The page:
Intentions Alone Won’t Do

“…And when Bnei Yisrael were in the desert, they found a man gathering wood on the Shabbos day…” – Bamidbar 15:32

וַיִּהְיוּ בְנֵי יִשְׂרָאֵל בַּמִּדְבָּר וַיִּמְצְאוּ אִישׁ מְקֹשֵׁשׁ עֵצִים בְּיוֹם הַשַּׁבָּת – במדבר טו, לב

The Torah relates that a man gathered wood in violation of the Shabbos, and G-d instructed that he be put to death. According to the Midrash (cited in Tosfos, Bava Basra 119b), the wood gatherer had noble motives. For after the incident of the Spies, some of Bnei Yisrael believed that they were no longer obligated to keep the mitzvos, since it had been decreed that they would not enter the Land. The wood gatherer therefore violated the Shabbos, in order to demonstrate—through his liability—that the commandments were still in full effect.

According to this explanation, the wood gatherer did not truly desecrate the Shabbos. For only deliberate and purposeful work constitutes melacha—labor that is Biblically prohibited on Shabbos. Hence R’ Shimon ruled that one is not liable for “labor that is not needed for itself”; for example, if he carried objects from his home to the public domain, but his objective was the not the transfer to the public domain but the removal of unwanted objects from his home (Mishna, Shabbos 93a). Similarly, the wood gatherer’s objective was not the task he was performing but the demonstration that the Shabbos laws were still in effect. Accordingly, he should not have been liable! Nevertheless, G-d instructed that he be punished. For his motives did not have any discernible impact on the manner in which he did the prohibited labor, and therefore cannot be taken into Halachic consideration.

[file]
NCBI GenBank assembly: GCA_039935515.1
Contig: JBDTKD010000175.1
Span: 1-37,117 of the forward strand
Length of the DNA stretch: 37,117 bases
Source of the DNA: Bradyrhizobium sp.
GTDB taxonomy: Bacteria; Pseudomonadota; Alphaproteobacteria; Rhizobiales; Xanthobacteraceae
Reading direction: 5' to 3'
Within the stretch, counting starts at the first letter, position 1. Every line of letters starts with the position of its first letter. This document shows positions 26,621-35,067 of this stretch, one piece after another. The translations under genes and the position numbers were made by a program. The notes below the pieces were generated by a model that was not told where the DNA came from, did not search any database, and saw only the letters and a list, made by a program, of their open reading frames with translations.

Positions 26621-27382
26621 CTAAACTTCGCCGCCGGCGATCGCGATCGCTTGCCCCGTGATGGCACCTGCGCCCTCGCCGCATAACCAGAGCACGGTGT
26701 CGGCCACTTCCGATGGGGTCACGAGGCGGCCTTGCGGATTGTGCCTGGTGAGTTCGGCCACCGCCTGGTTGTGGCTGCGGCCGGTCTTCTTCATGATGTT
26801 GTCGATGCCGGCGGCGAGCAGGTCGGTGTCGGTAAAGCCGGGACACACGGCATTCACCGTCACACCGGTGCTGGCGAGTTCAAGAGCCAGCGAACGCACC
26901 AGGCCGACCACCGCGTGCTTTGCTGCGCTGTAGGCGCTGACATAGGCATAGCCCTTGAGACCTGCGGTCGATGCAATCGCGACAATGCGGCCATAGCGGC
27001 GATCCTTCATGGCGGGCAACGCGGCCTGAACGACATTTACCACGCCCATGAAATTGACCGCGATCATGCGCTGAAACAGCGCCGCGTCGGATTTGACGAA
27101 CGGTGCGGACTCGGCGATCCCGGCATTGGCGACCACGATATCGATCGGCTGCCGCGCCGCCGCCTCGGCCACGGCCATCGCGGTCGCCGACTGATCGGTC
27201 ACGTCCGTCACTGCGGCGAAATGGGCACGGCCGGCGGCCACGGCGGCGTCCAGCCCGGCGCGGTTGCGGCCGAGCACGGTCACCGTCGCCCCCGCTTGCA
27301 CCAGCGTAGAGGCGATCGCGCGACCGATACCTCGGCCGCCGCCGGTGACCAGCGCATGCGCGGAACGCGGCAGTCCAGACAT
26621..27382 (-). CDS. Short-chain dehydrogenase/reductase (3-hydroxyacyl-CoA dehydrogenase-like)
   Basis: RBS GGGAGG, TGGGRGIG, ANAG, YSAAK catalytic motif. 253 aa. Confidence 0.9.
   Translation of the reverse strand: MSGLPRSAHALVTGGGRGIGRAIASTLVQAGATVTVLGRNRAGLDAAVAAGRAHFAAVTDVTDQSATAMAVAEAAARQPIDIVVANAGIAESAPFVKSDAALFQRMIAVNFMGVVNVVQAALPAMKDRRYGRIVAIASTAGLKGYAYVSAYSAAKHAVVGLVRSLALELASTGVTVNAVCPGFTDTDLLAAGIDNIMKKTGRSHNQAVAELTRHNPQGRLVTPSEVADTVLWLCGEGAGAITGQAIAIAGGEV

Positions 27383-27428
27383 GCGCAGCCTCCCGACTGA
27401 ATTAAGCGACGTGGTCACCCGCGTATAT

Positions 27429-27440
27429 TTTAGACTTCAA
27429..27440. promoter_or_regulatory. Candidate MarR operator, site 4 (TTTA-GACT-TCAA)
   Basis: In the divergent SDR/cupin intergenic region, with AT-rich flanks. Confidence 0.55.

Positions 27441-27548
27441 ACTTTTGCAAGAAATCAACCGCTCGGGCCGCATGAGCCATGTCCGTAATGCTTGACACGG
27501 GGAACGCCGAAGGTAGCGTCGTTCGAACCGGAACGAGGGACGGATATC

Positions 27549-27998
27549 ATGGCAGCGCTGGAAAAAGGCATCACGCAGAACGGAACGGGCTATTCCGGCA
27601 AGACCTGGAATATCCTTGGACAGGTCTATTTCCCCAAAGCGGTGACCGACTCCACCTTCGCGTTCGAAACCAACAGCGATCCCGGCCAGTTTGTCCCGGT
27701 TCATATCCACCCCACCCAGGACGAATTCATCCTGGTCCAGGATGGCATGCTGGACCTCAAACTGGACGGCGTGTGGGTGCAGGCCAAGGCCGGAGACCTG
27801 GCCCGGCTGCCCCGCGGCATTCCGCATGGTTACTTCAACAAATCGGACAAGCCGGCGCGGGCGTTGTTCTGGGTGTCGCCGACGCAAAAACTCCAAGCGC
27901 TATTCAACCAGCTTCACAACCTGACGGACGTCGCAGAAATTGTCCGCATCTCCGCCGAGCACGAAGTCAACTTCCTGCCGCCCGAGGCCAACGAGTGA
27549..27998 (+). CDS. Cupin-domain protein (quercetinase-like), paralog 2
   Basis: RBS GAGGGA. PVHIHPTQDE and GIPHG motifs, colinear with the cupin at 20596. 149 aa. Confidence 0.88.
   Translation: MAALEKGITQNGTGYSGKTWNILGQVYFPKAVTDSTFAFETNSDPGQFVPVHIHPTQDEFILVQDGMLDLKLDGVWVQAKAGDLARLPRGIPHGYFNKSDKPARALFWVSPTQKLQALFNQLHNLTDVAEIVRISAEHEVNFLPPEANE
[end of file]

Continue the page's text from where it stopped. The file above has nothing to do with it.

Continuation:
The wood gatherer’s liability thus refuted the notion that mitzvos were not obligatory after the incident of the spies. As explained in Likutei Torah (Shelach 38b), the spies desired to remain in the desert where Bnei Yisrael’s chief occupation was the study of the Torah, instead of entering the Land of Israel where their primary task would be actual observance of the mitzvos. Therefore, when G-d decreed that Bnei Yisrael would remain in the desert for forty years, the people reasoned that their generation was indeed not ready for a service of G-d that emphasized action. For them, a service of G-d involving the mind alone was sufficient.

The wood gatherer therefore demonstrated, that even in the laws of Shabbos, where thought plays such a significant role, intentions that have no bearing on one’s actions are irrelevant. Likewise, even in the desert, a Jew’s union with G-d is primarily achieved through observance of the mitzvos in practice.

—Likutei Sichos, vol. 28, pp. 94-97


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